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GPC agrees for GP practices to check migration status of new patients

The GPC has agreed for GP practices to record the migration status of patients upon registration as part of the contract changes coming in from April.

Under the deal, GP practices will be reimbursed via a £5m recurrent funding stream for the additional workload it will create.

It comes as the Department of Health announced a range of measures to tackle ‘health tourism’ yesterday, including asking hospitals to charge overseas patients upfront, and longer term plans to introduce charging for primary care services excluding GP and nurse consultations.

NHS Employers said practices ‘will be required to manually record that the patient holds either a non-UK issued EHIC or a S1 form in the patient’s medical record and then send the form and supplementary questions to NHS Digital (for non-UK issued EHIC cards) or the Overseas Healthcare Team (for S1 forms) via email or post.’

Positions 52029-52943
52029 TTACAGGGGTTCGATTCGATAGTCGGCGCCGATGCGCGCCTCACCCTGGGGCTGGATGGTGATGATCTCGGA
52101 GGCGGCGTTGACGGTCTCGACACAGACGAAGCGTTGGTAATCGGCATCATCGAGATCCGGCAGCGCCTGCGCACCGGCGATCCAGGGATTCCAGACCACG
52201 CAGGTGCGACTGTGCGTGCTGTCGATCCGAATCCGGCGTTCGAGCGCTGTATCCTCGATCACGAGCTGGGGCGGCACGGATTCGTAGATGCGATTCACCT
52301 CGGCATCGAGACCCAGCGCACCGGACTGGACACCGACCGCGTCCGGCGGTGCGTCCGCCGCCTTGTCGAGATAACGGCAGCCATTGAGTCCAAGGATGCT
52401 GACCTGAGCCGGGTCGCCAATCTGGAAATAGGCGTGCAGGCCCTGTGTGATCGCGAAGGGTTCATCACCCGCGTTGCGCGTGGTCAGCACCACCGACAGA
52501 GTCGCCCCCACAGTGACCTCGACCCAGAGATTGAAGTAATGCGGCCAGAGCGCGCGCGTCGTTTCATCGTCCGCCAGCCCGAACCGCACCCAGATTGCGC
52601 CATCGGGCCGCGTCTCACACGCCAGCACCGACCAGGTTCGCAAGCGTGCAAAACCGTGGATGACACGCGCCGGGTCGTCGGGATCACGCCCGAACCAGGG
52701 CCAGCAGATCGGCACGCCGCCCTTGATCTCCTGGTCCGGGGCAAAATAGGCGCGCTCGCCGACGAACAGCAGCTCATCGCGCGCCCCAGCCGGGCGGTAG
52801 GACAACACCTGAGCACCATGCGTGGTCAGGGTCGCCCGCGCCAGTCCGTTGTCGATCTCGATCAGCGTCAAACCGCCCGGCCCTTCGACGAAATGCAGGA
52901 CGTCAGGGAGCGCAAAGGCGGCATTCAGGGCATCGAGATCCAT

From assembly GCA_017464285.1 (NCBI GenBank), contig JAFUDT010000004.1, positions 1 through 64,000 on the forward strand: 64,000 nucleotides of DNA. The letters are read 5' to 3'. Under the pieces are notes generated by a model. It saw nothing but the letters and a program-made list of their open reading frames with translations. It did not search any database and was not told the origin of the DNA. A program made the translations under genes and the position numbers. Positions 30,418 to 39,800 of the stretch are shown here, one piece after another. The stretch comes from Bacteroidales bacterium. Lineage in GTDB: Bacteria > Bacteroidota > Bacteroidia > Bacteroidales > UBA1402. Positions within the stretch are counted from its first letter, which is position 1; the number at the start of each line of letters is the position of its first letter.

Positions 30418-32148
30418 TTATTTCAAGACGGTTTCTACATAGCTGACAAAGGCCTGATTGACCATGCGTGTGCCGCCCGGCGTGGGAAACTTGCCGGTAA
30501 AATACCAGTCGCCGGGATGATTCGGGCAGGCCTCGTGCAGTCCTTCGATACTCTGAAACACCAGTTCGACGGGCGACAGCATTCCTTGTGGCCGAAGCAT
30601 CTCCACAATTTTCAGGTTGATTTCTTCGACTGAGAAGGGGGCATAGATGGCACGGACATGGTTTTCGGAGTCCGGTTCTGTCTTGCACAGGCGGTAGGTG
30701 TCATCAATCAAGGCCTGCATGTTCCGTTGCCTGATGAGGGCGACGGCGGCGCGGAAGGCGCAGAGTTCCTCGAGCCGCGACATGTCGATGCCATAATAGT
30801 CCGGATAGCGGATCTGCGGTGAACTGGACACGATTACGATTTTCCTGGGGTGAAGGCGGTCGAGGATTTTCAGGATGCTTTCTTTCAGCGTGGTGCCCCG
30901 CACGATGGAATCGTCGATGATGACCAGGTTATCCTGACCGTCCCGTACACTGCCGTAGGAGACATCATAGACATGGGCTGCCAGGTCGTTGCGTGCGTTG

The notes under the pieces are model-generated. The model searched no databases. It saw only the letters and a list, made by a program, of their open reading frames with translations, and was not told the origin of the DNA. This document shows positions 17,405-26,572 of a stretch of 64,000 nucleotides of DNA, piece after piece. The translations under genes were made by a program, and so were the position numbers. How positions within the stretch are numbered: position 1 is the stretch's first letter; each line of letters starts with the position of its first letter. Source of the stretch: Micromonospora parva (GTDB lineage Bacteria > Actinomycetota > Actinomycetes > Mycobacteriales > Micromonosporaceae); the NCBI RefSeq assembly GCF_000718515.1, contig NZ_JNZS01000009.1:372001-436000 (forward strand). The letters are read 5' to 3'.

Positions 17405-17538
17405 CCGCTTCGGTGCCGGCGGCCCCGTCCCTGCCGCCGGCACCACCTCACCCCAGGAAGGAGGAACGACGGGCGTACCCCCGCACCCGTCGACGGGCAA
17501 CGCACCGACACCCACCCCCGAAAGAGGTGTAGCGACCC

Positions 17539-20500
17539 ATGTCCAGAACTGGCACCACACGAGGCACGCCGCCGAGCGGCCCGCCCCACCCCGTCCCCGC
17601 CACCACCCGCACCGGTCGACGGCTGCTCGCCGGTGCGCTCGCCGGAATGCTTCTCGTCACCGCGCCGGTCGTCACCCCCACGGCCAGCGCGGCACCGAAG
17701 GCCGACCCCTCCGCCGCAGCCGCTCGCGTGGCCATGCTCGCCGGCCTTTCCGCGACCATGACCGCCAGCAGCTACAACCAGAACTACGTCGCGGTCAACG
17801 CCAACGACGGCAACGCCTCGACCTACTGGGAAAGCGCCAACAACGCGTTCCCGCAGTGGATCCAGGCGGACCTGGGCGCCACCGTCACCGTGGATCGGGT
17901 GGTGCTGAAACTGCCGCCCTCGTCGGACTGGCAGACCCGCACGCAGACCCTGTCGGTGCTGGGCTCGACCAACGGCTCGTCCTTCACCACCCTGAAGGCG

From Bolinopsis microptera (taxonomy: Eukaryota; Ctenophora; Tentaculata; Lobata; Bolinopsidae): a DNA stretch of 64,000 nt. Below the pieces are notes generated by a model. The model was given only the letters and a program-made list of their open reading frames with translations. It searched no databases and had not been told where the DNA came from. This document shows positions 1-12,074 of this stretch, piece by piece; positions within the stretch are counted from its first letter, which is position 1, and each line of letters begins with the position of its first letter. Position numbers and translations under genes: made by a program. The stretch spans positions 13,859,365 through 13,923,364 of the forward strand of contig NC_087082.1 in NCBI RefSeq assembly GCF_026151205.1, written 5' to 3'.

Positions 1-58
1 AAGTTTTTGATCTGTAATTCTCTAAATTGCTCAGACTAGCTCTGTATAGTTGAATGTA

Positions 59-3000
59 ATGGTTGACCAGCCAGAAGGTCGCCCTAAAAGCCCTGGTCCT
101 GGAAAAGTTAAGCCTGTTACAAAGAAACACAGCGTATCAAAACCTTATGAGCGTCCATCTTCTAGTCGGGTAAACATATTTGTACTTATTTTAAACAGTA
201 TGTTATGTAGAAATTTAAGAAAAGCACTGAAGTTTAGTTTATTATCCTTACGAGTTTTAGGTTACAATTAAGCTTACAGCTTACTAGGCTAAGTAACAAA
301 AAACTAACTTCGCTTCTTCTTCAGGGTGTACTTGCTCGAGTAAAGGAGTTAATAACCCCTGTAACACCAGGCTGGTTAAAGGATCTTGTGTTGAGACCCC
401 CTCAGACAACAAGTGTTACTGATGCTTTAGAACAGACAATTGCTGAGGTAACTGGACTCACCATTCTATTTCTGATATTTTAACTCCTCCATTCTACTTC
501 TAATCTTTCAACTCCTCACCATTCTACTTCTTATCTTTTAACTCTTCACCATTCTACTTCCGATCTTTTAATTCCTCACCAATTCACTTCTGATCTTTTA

It added: ‘New recurrent investment of £5 million will be added to global sum allocation, without the out-of-hours deduction applied, to support this requirement.’

It also said NHS England will work with GPC and practice IT providers to develop a method for automating the registration and submission process.

Previously, GP leaders have warned that asking GPs to become ‘border guards’ for the NHS would be too onerous, but commenting on the contract deal, GPC chair Dr Chaand Nagpaul defended the changes.

He said: ‘Claiming back funding from overseas countries for hospital services when their citizens use the NHS is nothing new and has been common practice for many years.

‘We have ensured that the minor changes this year will allow overseas patients who hold an EHIC card or S1 form to self-declare at registration so that reception staff do not become border guards, and that practices are reimbursed for associated administration.’

But he added that it is the GPC’s view that ‘claiming back funding from overseas countries for hospital services will generate relatively small amounts of extra money and will not address the incredible funding pressure on GP services’.

The Department of Health will provide leaflets for patients to explain the rules around entitlements to healthcare for overseas patients.

Last week a report by the House of Commons Public Accounts Committee said GPs ’could do more to help the NHS’ in recovering costs from overseas patients and yesterday the DH confirmed that it is pushing ahead with asking GP practices to check the migration status of new patients on registration.